Many franchisees build diverse business empires
By Joyce M. Rosenberg
NEW YORK For many franchise owners, it's natural to go from operating one restaurant or real estate office to two, three, four or more. Others expand in a different direction, buying into a totally different type of business.
Franchise owners Doug Reese, left, and Drew Nietzer have various franchises scattered across five metropolitan areas.
Leiter wanted the challenge of running different businesses.
"I recognized up-front the different dynamics. If it had been the same dynamics, I wouldn't have done it," he said.
Acquiring different franchises is a growing but fairly recent trend, according to Don DeBolt, president of the International Franchise Association, a Washington, D.C.-based trade group.
"Ten to 15 years ago, most franchise agreements would have prohibited a person from being in a similar business, and maybe even prohibited them from being in another business," DeBolt said. "The franchisor wanted the franchisees to be laser-focused on making that business successful and didn't want to have franchisees distracted by the ownership and responsibility of another business."
In the last few years, DeBolt said, franchisors have come to recognize that owners might gain valuable experience in a separate business that will help them better run their franchises. Franchisors also realize that many franchisees are really investor groups intent on running businesses well to maximize the return on their investments; these franchisees rely on managers to operate their companies.
One reason why it's easy for some owners to take on different types of franchises is that they often don't do hands-on work such as making pizzas or changing oil filters.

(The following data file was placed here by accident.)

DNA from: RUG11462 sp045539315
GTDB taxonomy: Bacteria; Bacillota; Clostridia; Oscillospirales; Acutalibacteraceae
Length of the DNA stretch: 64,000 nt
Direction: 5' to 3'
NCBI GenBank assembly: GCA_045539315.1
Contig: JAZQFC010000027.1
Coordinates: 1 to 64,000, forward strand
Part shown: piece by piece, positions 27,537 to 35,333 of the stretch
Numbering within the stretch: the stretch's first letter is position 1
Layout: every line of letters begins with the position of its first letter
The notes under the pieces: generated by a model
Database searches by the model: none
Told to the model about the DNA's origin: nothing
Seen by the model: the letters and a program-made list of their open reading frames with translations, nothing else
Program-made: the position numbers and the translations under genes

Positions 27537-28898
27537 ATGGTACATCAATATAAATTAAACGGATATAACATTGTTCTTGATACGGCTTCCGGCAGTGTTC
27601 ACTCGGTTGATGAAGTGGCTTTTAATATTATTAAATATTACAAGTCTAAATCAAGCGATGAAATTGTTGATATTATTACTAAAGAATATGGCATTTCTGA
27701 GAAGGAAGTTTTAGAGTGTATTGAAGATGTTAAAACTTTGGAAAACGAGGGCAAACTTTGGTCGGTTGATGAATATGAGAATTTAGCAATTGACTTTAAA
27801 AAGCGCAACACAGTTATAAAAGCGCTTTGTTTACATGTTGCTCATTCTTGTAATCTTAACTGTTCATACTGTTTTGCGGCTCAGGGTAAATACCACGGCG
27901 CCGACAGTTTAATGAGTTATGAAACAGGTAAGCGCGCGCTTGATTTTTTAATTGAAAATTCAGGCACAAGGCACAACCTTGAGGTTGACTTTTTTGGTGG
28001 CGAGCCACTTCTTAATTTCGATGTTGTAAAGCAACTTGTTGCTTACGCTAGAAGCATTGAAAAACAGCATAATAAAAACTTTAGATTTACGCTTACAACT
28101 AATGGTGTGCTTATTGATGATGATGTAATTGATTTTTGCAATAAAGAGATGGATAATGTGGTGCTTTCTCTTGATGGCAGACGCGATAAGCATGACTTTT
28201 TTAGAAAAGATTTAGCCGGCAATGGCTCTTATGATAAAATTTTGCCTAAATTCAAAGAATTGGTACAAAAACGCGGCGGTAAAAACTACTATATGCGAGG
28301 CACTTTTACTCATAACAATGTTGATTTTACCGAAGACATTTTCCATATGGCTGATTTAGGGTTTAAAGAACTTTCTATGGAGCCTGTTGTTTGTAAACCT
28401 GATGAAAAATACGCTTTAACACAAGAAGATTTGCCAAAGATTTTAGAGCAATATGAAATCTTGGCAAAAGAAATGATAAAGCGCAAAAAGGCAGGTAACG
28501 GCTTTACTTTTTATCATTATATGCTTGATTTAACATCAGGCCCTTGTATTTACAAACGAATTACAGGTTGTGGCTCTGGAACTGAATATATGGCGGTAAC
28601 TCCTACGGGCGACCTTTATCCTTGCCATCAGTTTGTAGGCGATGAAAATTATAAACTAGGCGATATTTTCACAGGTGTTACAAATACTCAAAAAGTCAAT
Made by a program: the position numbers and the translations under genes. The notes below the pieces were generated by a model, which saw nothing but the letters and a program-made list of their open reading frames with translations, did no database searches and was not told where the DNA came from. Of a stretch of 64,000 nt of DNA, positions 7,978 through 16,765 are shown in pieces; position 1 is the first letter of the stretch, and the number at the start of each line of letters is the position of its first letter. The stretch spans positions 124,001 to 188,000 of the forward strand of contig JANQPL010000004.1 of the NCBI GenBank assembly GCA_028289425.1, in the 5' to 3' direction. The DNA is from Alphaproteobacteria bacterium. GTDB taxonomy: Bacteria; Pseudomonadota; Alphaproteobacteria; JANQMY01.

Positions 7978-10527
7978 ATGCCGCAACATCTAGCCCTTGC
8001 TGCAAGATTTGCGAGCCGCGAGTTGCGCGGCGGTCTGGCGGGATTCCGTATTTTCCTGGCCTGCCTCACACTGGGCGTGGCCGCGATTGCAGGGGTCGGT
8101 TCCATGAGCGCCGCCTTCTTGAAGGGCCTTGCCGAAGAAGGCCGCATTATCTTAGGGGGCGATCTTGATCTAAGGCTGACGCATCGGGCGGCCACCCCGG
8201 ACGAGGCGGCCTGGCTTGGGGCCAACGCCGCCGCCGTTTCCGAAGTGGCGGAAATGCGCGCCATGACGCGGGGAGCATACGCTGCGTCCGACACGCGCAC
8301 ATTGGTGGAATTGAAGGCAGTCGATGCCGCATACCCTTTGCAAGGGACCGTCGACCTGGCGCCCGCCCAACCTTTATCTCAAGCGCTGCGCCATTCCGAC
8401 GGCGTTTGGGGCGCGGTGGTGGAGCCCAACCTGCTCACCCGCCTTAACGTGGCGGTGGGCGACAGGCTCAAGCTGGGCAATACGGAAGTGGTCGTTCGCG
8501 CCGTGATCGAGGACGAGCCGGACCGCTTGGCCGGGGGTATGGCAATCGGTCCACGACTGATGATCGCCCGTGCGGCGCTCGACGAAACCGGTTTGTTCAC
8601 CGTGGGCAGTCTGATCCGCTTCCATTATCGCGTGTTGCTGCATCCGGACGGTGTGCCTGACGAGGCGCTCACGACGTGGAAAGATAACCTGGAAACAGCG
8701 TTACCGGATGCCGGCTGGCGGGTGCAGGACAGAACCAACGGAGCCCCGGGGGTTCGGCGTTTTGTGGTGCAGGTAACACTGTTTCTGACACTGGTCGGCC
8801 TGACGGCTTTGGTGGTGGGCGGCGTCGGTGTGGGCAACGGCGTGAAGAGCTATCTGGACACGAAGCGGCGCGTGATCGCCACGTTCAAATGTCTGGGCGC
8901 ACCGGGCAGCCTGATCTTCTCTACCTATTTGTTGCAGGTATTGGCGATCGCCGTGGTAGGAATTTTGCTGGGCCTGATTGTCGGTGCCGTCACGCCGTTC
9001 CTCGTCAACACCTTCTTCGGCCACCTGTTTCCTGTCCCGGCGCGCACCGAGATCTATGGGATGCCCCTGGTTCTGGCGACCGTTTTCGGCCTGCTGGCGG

"You're going to hire the experienced mechanic to do that kind of work," DeBolt said. "Your job is going to be marketing the business, to bring in the customers, working with people that you need to make that business go."
Without managers, Doug Reese and Drew Nietzer couldn't have built their franchise empire five LeafGuard gutter systems franchises and two GarageTek garage organizing system franchises, in addition to several other non-franchise ventures. Reese and Nietzer are based in Atlanta, while their franchises are scattered among four additional metropolitan areas, Philadelphia, Detroit, St. Louis and Charlotte, N.C.
Reese said managers are given incentives to take charge of daily operations.
"They run them as if they were their own company, and we're paying them a percentage of pre-tax profits," he said.
Reese and Nietzer learned the value of good managers after they started in franchising with two T.J. Cinnamons operations.
"We were contractors who thought we could do anything," Reese said. "But the food service business, that's a tough business, so we brought someone in to run it."
Now they oversee their mini-conglomerate from a headquarters in Atlanta. They have a total of about 130 employees among their companies.
DeBolt advises anyone thinking about buying a franchise whether they're a first-timer or thinking of expanding to look for businesses they can be passionate about. The next step is to find a franchise you can afford; different companies require vastly different levels of investment.
When you find a franchise that feels like it will be a good fit, you then need to get in touch with as many current and former franchisees as possible at least 15 to 20 and find out the pros and cons of working with that franchise company.